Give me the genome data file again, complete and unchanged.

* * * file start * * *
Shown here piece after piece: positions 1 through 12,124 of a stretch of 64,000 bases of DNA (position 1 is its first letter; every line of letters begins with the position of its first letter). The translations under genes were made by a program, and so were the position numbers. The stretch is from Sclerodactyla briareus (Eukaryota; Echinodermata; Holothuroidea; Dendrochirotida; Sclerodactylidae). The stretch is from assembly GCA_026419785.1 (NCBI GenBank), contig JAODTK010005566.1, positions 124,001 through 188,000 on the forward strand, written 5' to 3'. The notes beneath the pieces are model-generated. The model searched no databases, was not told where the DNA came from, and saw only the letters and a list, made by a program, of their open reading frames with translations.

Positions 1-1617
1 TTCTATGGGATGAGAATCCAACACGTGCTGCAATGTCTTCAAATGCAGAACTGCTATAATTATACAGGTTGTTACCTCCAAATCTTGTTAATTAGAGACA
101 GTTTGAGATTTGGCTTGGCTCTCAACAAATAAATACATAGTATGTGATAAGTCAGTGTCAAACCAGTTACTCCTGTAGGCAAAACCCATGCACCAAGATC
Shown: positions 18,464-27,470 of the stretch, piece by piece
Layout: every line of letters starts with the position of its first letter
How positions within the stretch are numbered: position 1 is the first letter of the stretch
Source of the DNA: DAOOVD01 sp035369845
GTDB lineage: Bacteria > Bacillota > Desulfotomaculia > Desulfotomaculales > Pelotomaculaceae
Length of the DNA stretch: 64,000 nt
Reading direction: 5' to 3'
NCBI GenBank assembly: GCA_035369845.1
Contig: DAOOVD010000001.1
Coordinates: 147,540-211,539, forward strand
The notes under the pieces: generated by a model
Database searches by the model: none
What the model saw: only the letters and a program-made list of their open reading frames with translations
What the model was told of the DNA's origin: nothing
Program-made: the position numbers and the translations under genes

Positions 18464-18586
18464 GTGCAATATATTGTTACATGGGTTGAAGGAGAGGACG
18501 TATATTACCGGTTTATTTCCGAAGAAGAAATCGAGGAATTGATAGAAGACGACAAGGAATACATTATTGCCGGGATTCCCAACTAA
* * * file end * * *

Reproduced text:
Shown here piece after piece: positions 1 through 12,124 of a stretch of 64,000 bases of DNA (position 1 is its first letter; every line of letters begins with the position of its first letter). The translations under genes were made by a program, and so were the position numbers. The stretch is from Sclerodactyla briareus (Eukaryota; Echinodermata; Holothuroidea; Dendrochirotida; Sclerodactylidae). The stretch is from assembly GCA_026419785.1 (NCBI GenBank), contig JAODTK010005566.1, positions 124,001 through 188,000 on the forward strand, written 5' to 3'. The notes beneath the pieces are model-generated. The model searched no databases, was not told where the DNA came from, and saw only the letters and a list, made by a program, of their open reading frames with translations.

Positions 1-1617
1 TTCTATGGGATGAGAATCCAACACGTGCTGCAATGTCTTCAAATGCAGAACTGCTATAATTATACAGGTTGTTACCTCCAAATCTTGTTAATTAGAGACA
101 GTTTGAGATTTGGCTTGGCTCTCAACAAATAAATACATAGTATGTGATAAGTCAGTGTCAAACCAGTTACTCCTGTAGGCAAAACCCATGCACCAAGATC
Shown: positions 18,464-27,470 of the stretch, piece by piece
Layout: every line of letters starts with the position of its first letter
How positions within the stretch are numbered: position 1 is the first letter of the stretch
Source of the DNA: DAOOVD01 sp035369845
GTDB lineage: Bacteria > Bacillota > Desulfotomaculia > Desulfotomaculales > Pelotomaculaceae
Length of the DNA stretch: 64,000 nt
Reading direction: 5' to 3'
NCBI GenBank assembly: GCA_035369845.1
Contig: DAOOVD010000001.1
Coordinates: 147,540-211,539, forward strand
The notes under the pieces: generated by a model
Database searches by the model: none
What the model saw: only the letters and a program-made list of their open reading frames with translations
What the model was told of the DNA's origin: nothing
Program-made: the position numbers and the translations under genes

Positions 18464-18586
18464 GTGCAATATATTGTTACATGGGTTGAAGGAGAGGACG
18501 TATATTACCGGTTTATTTCCGAAGAAGAAATCGAGGAATTGATAGAAGACGACAAGGAATACATTATTGCCGGGATTCCCAACTAA